If one takes Adam and Eve to be symbols of early man, then the whole theology of the fall and original sin kind of unravels.


#6

I think we would do well to know what Pius XII taught in Humani Generis:

[T]he faithful cannot embrace that opinion which maintains either that after Adam there existed on this earth true men who did not take their origin through natural generation from him as from the first parent of all or that Adam represents a certain number of first parents. Now it is in no way apparent how such an opinion can be reconciled with that which the sources of revealed truth and the documents of the Teaching Authority of the Church propose with regard to original sin, which proceeds from a sin actually committed by an individual Adam and which through generation is passed on to all and is in everyone as his own. (37)


#7

I like the idea that Adam and Eve were the first to be given souls. The anthropological record doesn’t do a great job of explaining why we have all of these anatomically “human” remains for almost two hundred thousand years but we don’t see anything even remotely resembling religious practices until around 50,000 years ago when such practices appear, bloom and flourish.


#8

[quote=surfinpure]Here is what Father Mateo of CIN has to say:
[left]

To read the entire article, go to: cin.org/mateo/adam-eve.html[/left]

[/quote]

I don’t think I agree with Father Mateo. I don’t think it necessarily trashes anything. I mean, even if Adam and Eve didn’t exist as two individuals, that doesn’t change Original Sin… you know? They were or they weren’t, and in either case, Original Sin still exists.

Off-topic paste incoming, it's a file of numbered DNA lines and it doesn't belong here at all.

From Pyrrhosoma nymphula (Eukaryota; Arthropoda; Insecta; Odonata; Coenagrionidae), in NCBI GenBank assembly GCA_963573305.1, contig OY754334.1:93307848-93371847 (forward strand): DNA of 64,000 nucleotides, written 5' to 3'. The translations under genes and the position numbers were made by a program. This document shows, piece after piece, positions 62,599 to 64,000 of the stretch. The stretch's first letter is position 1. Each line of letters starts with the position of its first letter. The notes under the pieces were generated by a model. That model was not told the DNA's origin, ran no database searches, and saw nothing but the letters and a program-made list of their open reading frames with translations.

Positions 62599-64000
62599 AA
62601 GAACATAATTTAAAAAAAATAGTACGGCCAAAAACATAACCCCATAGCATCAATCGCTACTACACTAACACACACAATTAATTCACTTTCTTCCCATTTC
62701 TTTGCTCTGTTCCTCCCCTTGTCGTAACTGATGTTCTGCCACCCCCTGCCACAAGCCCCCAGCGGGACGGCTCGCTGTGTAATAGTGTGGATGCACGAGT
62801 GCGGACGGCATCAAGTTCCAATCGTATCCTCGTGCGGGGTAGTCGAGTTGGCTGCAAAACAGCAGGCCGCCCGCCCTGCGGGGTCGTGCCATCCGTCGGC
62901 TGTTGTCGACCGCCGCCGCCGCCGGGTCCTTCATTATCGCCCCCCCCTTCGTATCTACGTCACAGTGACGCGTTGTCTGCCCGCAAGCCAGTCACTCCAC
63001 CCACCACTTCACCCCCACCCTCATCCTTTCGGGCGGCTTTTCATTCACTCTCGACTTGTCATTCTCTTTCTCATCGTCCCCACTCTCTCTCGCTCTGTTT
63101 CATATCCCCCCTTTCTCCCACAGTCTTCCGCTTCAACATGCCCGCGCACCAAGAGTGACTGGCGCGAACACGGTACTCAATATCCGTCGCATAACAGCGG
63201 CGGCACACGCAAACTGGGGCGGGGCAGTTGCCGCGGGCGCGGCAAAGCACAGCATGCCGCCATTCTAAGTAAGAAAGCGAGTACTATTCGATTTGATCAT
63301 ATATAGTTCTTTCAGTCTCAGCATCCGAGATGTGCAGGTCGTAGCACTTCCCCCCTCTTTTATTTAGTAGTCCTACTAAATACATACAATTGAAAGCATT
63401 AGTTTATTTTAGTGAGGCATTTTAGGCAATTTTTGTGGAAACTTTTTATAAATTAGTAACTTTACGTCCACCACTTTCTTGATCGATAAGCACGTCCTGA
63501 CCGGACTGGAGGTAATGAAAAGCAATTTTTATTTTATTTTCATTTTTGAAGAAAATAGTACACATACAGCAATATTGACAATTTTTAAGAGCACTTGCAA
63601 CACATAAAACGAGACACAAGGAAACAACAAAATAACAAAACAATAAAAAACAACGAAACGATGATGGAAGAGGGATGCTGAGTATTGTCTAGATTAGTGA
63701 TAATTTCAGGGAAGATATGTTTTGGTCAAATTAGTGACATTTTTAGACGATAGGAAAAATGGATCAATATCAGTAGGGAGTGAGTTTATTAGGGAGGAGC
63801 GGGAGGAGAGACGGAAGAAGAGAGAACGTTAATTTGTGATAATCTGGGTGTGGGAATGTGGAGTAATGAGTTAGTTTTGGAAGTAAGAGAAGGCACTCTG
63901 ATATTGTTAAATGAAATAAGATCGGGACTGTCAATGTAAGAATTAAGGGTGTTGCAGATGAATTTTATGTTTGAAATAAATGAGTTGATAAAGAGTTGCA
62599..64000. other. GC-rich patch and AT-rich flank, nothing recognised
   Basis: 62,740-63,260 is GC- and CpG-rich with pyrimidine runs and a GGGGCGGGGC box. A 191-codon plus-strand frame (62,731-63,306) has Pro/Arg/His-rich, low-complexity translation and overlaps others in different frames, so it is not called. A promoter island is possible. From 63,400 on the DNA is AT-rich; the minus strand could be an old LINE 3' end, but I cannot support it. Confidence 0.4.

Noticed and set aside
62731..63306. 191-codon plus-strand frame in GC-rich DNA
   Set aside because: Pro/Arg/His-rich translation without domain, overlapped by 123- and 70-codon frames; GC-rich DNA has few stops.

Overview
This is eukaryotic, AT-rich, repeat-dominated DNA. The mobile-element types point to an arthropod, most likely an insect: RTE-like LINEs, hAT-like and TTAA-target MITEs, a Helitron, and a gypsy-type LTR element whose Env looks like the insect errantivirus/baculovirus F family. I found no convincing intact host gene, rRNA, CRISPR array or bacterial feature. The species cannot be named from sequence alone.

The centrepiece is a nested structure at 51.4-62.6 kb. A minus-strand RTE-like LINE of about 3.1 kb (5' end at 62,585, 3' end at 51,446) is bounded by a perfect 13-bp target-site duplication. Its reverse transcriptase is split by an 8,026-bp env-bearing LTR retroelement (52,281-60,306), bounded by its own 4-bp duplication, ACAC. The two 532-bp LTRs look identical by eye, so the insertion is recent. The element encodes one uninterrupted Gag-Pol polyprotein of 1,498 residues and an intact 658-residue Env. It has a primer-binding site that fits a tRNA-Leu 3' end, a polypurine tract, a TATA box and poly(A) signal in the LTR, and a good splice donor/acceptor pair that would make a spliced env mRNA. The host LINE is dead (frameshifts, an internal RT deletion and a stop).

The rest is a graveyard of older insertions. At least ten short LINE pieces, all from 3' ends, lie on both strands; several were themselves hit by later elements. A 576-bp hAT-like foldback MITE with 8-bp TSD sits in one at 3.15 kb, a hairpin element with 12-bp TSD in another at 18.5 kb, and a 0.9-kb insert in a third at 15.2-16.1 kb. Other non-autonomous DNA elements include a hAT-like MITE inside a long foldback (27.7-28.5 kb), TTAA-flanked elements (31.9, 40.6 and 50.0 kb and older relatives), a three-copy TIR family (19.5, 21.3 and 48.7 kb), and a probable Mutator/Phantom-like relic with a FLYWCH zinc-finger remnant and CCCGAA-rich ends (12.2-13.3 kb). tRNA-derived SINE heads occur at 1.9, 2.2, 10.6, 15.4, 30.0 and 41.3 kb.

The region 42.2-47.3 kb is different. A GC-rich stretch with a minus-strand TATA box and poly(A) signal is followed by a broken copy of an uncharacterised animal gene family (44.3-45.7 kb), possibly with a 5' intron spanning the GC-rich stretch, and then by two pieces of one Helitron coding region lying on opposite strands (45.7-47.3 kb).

#9

[quote=LSK]I like the fact that the Catholic Church believes there is no conflict between science, Holy Scripture and Sacred Tradition. Any conflict that seems to exist is a result of our lack of true understanding. This is why it is important to remember that we never should stop learning and listening and reading and praying for guidance from the Holy Spirit.:yup:
[/quote]

Yes, I like that fact, too! I had forgotten that. Any conflict that seems to exists is a result of our lack of understanding–either of science or of God.

Thanks!


#10

[quote=brotherhrolf]I like the idea that Adam and Eve were the first to be given souls. The anthropological record doesn’t do a great job of explaining why we have all of these anatomically “human” remains for almost two hundred thousand years but we don’t see anything even remotely resembling religious practices until around 50,000 years ago when such practices appear, bloom and flourish.
[/quote]

Ooh, I like that one, too! That’s a very nice blending.


#11

[quote=KBarn]I think we would do well to know what Pius XII taught in Humani Generis:
[/quote]

Wow. That’s very difficult to understand. :slight_smile:


#12

[quote=space ghost]…the final word might be from the scientific community that has utilized DNA studies, and the last word i heard on a PBS show was that they believed that DNA shows a path back to only two original parents…

jury is still out… exciting though…:thumbsup:
[/quote]

I actually learned about this in an anthropology class in my very liberal college. They can trace Mitochondrial DNA back to a single woman (for some reason they can only trace it through women). I mean, if there was one woman, there had to have been a man around to. Obviously this theory is stillv ery controversial.